The economic impact will be significant. Since 2007, the Windham Regional Commission, which is the county planning commission, has been preparing for the one of the area’s largest economic engines to turn off. ‘There’s a significant impact to having those very highly paid jobs,’ Hebert said. “Those are the people that buy your cars and eat in your restaurants.’ Entergy workers make roughly $90,000 a year, and the company contributes nearly $100 million to the state’s economy through wages, charitable donations and payments in local and state fees and taxes. Once Vermont Yankee closes these sources of income will begin to dry up.’”
For more on what folks living closest to nuclear power plants have to say, take a look at our latest plant neighbor survey.

Responding to Mark Bittman's "Half-Baked" Diatribe in the New York Times

Over the past few months, coincident with the release of Robert Stone's Pandora's Promise, we've seen a lot of favorable news coverage concerning how many environmentalists have begun to reconsider their position on nuclear energy. One of the places where we've seen this coverage has been in the New York Times, which recently ran a story by Eduardo Porter urging the nation to get moving on building new nuclear power plant in order to help constrain CO2 emissions.

This apparently got under the skin of the paper's food critic, Mark Bittman, who took a radical departure from his normal area of expertise in order to question folks like Stone, James Hansen and Stewart Brand who no longer see any contradiction between being pro-environment and pro-nuclear energy:

Before we all become pro-nuclear greens, however, you’ve got to ask three questions: Is nuclear power safe and clean? Is it economical? And are there better alternatives?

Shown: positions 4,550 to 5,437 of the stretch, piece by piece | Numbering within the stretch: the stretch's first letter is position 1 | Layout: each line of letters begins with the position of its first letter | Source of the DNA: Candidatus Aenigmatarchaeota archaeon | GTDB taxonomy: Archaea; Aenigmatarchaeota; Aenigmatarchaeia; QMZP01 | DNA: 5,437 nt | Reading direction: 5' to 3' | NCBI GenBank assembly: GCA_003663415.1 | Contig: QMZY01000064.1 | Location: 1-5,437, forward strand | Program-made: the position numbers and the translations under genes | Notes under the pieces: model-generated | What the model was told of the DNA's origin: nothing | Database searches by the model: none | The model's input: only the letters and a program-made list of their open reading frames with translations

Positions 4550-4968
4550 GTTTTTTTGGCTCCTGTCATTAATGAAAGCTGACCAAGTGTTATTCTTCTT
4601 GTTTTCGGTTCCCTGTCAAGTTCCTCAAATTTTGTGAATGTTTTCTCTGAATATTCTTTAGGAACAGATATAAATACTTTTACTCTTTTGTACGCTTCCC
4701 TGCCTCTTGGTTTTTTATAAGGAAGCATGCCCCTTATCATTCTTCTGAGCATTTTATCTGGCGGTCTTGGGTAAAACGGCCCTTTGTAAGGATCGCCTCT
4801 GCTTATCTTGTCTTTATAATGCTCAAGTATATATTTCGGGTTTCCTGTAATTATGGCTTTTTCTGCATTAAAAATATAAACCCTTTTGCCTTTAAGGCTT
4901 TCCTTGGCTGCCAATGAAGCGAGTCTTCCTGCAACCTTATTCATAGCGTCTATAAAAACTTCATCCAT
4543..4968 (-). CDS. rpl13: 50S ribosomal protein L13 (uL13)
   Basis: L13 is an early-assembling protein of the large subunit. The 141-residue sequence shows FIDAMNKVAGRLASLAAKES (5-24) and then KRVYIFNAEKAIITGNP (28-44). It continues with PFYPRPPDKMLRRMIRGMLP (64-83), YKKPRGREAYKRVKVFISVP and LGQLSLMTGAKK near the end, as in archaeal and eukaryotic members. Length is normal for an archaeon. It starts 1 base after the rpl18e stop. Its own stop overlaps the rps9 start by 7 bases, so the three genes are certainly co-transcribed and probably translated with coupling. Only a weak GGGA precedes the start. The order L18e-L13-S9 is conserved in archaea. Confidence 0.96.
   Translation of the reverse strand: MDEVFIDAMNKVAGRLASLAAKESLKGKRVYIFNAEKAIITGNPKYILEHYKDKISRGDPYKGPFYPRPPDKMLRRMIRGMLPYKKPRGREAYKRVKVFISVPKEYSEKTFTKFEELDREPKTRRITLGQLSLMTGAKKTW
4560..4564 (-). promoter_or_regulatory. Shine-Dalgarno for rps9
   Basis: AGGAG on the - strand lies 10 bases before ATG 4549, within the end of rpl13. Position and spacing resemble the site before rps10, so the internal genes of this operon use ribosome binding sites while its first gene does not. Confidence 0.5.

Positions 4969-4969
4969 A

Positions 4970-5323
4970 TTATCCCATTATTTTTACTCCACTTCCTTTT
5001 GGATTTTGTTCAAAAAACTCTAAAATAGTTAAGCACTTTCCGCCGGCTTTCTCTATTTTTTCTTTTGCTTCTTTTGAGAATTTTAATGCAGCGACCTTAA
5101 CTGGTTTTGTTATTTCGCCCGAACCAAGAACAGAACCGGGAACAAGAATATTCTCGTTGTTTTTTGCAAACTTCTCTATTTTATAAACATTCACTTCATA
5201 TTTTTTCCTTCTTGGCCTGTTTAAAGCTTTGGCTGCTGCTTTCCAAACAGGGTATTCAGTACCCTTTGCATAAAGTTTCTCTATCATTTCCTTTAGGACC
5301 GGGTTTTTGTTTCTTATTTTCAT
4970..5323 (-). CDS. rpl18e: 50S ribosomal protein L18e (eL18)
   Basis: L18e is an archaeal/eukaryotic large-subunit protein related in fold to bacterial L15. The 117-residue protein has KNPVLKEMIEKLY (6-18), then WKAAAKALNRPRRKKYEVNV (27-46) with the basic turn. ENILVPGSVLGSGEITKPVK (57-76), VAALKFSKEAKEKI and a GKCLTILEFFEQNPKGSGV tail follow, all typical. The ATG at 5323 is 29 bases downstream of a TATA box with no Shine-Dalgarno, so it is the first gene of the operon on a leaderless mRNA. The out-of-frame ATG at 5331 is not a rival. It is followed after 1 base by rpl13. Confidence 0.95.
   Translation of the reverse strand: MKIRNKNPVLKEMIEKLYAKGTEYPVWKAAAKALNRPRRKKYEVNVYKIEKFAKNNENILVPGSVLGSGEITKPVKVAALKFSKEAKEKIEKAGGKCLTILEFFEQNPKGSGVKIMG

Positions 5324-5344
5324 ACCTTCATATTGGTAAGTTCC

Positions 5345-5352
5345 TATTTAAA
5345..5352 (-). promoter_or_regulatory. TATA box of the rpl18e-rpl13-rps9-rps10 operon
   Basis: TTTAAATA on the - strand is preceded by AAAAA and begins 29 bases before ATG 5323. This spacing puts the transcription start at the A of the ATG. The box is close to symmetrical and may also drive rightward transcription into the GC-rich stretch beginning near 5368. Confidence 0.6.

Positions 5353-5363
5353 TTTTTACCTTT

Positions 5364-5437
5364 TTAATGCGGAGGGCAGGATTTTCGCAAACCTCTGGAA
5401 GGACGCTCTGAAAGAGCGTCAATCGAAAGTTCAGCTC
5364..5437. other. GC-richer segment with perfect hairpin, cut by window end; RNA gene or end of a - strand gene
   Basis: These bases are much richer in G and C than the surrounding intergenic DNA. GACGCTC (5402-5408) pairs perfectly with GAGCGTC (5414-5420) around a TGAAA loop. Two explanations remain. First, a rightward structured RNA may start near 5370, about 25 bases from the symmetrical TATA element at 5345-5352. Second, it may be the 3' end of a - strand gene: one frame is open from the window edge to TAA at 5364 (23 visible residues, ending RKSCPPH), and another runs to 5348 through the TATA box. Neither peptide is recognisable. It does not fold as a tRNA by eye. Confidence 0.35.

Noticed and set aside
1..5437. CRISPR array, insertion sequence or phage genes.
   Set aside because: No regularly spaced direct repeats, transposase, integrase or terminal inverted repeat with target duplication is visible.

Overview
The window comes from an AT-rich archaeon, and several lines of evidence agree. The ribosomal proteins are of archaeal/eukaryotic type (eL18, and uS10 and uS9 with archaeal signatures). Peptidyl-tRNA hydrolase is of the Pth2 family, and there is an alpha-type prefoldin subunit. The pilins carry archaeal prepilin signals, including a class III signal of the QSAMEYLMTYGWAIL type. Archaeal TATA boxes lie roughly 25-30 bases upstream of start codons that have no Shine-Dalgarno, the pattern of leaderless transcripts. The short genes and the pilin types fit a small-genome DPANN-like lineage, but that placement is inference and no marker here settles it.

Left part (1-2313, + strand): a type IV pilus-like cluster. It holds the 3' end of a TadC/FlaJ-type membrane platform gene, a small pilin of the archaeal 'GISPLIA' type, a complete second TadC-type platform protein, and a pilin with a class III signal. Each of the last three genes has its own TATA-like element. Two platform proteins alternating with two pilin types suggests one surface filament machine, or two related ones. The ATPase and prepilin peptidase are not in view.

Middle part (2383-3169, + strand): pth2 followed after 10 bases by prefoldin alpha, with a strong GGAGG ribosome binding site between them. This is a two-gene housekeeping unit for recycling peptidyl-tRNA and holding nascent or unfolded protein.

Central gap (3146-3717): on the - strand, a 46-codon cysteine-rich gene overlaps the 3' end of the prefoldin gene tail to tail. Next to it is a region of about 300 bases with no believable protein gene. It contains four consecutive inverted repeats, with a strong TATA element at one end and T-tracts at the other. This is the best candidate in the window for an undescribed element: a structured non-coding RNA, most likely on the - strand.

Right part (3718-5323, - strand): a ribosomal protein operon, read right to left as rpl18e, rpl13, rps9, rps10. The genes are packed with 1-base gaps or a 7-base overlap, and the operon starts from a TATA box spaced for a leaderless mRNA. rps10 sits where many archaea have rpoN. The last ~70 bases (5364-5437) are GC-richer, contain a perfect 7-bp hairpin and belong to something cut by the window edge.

No, no and yes. So let’s not swap the pending environmental disaster of climate change for another that may be equally risky.
In the comments, NEI's own Steve Kerekes left the following rejoinder:
Something smells rotten in Mr. Bittman's kitchen, specifically this half-baked diatribe. Nuclear energy facilities have long since proven their value to society. In the United States, for two decades now, they've provided 20 percent of our electricity supply (even as overall demand has risen) from only 10 percent of the nation's installed electric-generating capacity. That alone demonstrates their efficiency, reliability and cost-effectiveness.

The author misleadingly compares the Solyndra loan guarantee (startup technology for a company with virtually no assets) to a loan guarantee (not yet finalized, by the way) for a reactor project being undertaken by an electric utility that has operated for decades and has billions of dollars of assets. He mischaracterizes the Price-Anderson Act liability framework that has functioned effectively (and generated revenues TO the federal government) since the 1950s.

He wrongly suggests that used nuclear fuel is not secured safely and securely. And he seeks to pin America's energy future on technologies that, while they have a role to play in our energy mix, have not proven their reliabiity over time in no small part because they are intermittent by their nature. During the recent East Coast heat wave, nuclear energy facilities operated at 96 percent of their availability the full week. Mr. Bittman's preferred technologies came nowhere close to that.
Thanks to Steve for stepping into the fray.